Disregard any information in this message if it is in conflict with the

label.

The UVM Tree Fruit and Viticulture Program is supported by the

University of Vermont Agriculture Experiment Station, a USDA NIFA E-IPM

Grant, and USDA Risk Management Agency Funds.

Important Information for Vermont Produce Growers

Posted: October 24th, 2017 by fruit

See below for important opportunities to help with implementation of food safety programs on your farm. As we proceed with implementation of the Food Safety Modernization Act, this stuff matters. -TB

Dear Vermont Produce Grower,

The Vermont Agency of Agriculture, Food & Markets (VAAFM) would like to share the following opportunities related to produce safety. Continue reading to learn about produce safety trainings, grants, and how to stay in the loop with timely produce safety news.

Produce Safety Alliance Grower Training Course: Nov. 7-8

VAAFM and UVM Extension invite all produce growers to attend the PSA Grower Training held on November 7 and 8 in Richmond, VT. This hands-on training provides all you need to know about the Food Safety Modernization Act (FSMA) Produce Safety Rule and how it impacts Vermont growers. $30 subsidized workshop fee includes training manual, meals, and Association of Food and Drug Officials (AFDO) certificate—a $130 value. Click here to register. This training satisfies the FSMA Produce Safety Rule requirement for covered farms that “at least one supervisor or responsible party” completes “food safety training…recognized as adequate” by FDA (§112.22(c)).

Produce Safety Improvement Grant: Request for Proposals Available Now!

VAAFM is pleased to announce the first round of a two-round grant opportunity to improve on-farm produce safety! The Vermont Produce Safety Improvement Grant program provides grants for on-farm improvements to reduce produce safety risks. Approximately $74,000 in funding will be available each round. Growers will be able to submit applications beginning November 15, 2017; however, VAAFM strongly encourages growers to read the request for proposals (RFP) and prepare their applications in advance, as funds will be available on a first-come, first-served basis. To be eligible for the grant, applicants must grow, harvest, pack, or hold “covered produce” as defined by the FSMA Produce Safety Rule, and have average annual produce sales of greater than $25,000 over the past three years. Click here for the Vermont Produce Safety Improvement Grant webpage.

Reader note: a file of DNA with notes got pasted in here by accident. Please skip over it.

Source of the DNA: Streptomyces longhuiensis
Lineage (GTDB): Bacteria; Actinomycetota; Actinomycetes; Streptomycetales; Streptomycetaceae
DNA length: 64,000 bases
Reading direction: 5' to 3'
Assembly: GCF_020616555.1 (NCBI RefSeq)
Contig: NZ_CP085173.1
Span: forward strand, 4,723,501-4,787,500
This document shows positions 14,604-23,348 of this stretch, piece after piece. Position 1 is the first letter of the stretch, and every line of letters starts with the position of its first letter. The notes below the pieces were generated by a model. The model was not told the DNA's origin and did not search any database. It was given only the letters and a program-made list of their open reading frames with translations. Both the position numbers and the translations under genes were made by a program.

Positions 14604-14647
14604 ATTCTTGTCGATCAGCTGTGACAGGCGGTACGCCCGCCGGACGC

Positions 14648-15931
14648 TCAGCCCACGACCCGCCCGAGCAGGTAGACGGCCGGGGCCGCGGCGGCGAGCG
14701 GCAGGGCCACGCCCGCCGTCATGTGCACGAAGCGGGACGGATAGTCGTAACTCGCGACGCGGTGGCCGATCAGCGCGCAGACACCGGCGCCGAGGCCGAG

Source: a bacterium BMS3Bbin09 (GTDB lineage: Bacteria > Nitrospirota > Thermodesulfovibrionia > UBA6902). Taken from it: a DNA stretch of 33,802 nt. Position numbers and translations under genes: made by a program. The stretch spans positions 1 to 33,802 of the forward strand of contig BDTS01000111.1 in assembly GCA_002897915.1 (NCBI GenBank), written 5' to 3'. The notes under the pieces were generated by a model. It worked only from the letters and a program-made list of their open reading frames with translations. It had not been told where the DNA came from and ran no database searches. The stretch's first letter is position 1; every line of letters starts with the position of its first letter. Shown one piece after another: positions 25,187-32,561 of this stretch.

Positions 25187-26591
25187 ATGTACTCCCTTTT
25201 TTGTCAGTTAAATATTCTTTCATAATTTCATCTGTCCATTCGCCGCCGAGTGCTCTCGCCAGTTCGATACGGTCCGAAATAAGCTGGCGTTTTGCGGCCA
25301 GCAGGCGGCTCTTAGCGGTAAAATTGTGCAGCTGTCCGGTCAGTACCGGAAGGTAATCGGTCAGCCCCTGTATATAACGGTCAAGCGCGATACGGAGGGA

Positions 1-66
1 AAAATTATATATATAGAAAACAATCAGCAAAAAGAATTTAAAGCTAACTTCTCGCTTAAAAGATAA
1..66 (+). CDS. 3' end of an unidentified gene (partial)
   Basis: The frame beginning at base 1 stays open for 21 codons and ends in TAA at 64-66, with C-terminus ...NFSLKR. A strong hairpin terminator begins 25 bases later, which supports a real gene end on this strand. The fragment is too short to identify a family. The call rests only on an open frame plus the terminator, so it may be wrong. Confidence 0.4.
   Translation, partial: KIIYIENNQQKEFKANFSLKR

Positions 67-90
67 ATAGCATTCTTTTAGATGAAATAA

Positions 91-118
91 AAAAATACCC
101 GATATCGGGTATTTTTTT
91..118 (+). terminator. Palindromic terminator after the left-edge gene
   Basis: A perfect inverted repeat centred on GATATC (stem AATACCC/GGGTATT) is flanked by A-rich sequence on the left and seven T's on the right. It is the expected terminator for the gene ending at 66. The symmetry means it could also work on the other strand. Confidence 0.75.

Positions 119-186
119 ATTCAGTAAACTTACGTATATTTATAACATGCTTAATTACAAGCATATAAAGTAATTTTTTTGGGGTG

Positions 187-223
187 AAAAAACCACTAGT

Be in the know with Produce Safety News: Produce Portal Enrollment

The Vermont Produce Program Team encourages all Vermont produce growers to enroll for the Produce Portal to:

  1. Receive timely policy updates for produce safety requirements.
  2. Access grant funds for farm food safety improvements.
  3. Request an On-Farm Readiness Review (a voluntary assessment of a farm’s produce safety readiness prior to inspection).

Click here to enroll today!

Questions? Email AGR.FSMA or call (802) 828-2433.

Produce Safety Alliance Grower Training – November 7 & 8 – Richmond, VT

Posted: October 17th, 2017 by fruit

Good Morning,

As the new Outreach and Education Coordinator for VAAFM’s Produce Program, I’d like to share with you the upcoming Produce Safety Alliance Grower Training held in Richmond, VT on November 7 and 8. Attached is a sheet containing more information on who should attend, benefits of attending, and what to expect from the training. In partnership with UVM Extension, we are happy to offer this training at a subsidized cost ($30) and are encouraging all produce growers to attend. Please spread the word about this training utilizing the attached sheet to your apple and grape growers and/or anyone else you feel will benefit from the training.

I’d also like to take this opportunity to introduce myself as I’m sure I will be communicating with you regularly. Before moving to Vermont, I lived in Breckenridge, Colorado for the past 5 years where I obtained a BA in Sustainability Studies. My most recent work has been with environmental non-profit, High Country Conservation Center, where I worked to help promote solutions for waste reduction and resource conservation. Now in my second week at VAAFM, I’m very excited to dive into working with partners and stakeholders to help educate the produce industry about produce safety and FSMA. I look forward to working with you all.

Please reach out with any questions regarding the training.

Best,

Dominique Giroux

Produce Program Outreach and Education Coordinator

Vermont Agency of Agriculture, Food & Markets

116 State Street |Montpelier VT 05602-2901

Dominique.Giroux | (802) 522-3132

http://agriculture.vermont.gov/produceprogram

PSA-Grower-Course-Invitation November 2017.pdf

2017 New England Veg & Fruit Conference